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filed: October 14, 1986.


Appeal from Judgment of Sentence entered in the Court of Common Pleas, Philadelphia County, Criminal Division at Nos. 83-02-2817/2819.


Donald Bronstein, Assistant Public Defender, Philadelphia, for appellant.

Elizabeth J. Chambers, Assistant District Attorney, Philadelphia, for Com., appellee.

Cirillo, President Judge, and Wickersham, Brosky, McEwen, Olszewski, Montemuro, Beck, Kelly and Johnson, JJ.

Author: Kelly

[ 357 Pa. Super. Page 512]

In the instant case we are called upon to determine whether the law of justification regarding the use of deadly force in self-defense was changed by the enactment of 18 Pa.C.S.A. § 505(b)(2)(i) as part of the Consolidated Pennsylvania Statutes Act of 1972 and, if so, whether the trial judge committed an error of law by instructing the jury that, in order to justify the use of deadly force, the evidence must establish that the actor was free from fault in provoking or continuing the difficulty which resulted in the injury.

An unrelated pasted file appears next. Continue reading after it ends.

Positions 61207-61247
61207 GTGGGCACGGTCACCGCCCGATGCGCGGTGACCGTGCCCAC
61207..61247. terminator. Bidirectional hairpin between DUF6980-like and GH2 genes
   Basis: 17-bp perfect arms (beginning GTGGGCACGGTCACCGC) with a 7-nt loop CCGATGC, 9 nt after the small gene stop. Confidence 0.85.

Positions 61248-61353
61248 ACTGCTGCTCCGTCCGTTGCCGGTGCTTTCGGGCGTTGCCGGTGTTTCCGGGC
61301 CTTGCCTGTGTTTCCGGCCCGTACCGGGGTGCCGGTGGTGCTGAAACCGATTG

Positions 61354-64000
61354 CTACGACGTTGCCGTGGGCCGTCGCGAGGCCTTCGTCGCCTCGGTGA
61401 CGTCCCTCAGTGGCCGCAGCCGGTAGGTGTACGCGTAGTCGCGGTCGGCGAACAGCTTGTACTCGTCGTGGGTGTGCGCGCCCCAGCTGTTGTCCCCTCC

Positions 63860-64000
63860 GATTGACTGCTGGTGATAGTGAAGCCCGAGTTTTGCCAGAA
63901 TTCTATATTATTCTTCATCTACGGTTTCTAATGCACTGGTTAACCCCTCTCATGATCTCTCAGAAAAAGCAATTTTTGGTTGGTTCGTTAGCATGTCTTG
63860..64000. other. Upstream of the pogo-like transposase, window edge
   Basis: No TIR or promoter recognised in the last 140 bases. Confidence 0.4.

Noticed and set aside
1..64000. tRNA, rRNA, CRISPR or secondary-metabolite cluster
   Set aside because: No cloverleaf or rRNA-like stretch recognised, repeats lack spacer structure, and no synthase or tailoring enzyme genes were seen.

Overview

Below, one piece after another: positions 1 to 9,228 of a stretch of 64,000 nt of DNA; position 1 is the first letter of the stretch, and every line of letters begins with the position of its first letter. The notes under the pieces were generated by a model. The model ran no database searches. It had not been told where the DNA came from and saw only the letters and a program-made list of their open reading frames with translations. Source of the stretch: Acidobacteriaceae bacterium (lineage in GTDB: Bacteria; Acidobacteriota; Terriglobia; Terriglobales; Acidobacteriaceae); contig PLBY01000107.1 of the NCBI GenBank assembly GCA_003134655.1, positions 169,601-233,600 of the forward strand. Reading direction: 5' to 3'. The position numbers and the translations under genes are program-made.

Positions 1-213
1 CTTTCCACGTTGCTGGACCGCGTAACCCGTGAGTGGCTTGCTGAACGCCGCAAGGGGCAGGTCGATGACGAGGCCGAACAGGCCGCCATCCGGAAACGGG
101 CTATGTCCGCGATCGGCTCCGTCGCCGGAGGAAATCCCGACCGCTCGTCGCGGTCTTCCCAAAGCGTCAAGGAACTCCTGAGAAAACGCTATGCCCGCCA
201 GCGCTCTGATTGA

The appellant contends that, by borrowing language from § 3.04 of the Model Penal Code, the legislature altered and restricted the law of self-defense. The appellant argues the restriction limits the defense of justification to only those cases in which the actor " with the intent of causing death or serious bodily injury, provoked the use of force against himself in the same encounter . . . ." See 18 Pa.C.S.A. § 505(b)(2)(i). The appellant argues that in light of this change in the law of self-defense, the jury charge given by the trial court was incorrect, incomplete and unduly prejudicial, to the detriment of the appellant. The appellant, therefore, seeks a new trial.

The Commonwealth responds, alternatively, that: the appellant's claim was waived by the appellant's failure to submit written points for charge pursuant to Pa.R.Crim.P. 1119(a), and by failing to raise at trial the theory argued on appeal pursuant to 1119(b); the appellant's argument is without merit as the enactment merely codified the prior (common) law; and even if the instructions were in error,

[ 357 Pa. Super. Page 513]

    the error was harmless beyond a reasonable doubt as the appellant's claims were insufficient as a matter of law to require any instruction on the law of self-defense.

Appellant counters that even if his claim was waived, it was waived due to ineffectiveness of counsel, and should be reviewed in that context. Upon review, we find that the issue was not properly preserved; however, counsel was not ineffective for failing to preserve the issue as the enactment of 18 Pa.C.S.A. § 505(b)(2)(i) did not change the prior law so as to render the trial court's jury instruction incorrect or incomplete. Accordingly, we affirm the judgment of sentence.

The facts relevant to our deliberations and supported by the record were summarized by the trial court as follows: